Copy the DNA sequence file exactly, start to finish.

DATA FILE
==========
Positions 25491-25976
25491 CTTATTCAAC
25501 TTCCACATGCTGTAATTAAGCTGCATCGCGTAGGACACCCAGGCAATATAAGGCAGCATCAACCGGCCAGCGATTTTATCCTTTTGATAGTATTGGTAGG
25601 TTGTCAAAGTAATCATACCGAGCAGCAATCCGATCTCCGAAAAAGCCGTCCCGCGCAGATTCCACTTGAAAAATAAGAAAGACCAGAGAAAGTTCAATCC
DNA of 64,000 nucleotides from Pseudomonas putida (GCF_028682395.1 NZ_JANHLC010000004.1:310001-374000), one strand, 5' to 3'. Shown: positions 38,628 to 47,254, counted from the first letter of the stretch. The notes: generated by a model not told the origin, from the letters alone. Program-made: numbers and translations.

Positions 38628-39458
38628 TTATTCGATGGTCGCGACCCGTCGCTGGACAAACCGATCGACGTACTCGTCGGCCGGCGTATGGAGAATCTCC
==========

Positions 25491-25976
25491 CTTATTCAAC
25501 TTCCACATGCTGTAATTAAGCTGCATCGCGTAGGACACCCAGGCAATATAAGGCAGCATCAACCGGCCAGCGATTTTATCCTTTTGATAGTATTGGTAGG
25601 TTGTCAAAGTAATCATACCGAGCAGCAATCCGATCTCCGAAAAAGCCGTCCCGCGCAGATTCCACTTGAAAAATAAGAAAGACCAGAGAAAGTTCAATCC
DNA of 64,000 nucleotides from Pseudomonas putida (GCF_028682395.1 NZ_JANHLC010000004.1:310001-374000), one strand, 5' to 3'. Shown: positions 38,628 to 47,254, counted from the first letter of the stretch. The notes: generated by a model not told the origin, from the letters alone. Program-made: numbers and translations.

Positions 38628-39458
38628 TTATTCGATGGTCGCGACCCGTCGCTGGACAAACCGATCGACGTACTCGTCGGCCGGCGTATGGAGAATCTCC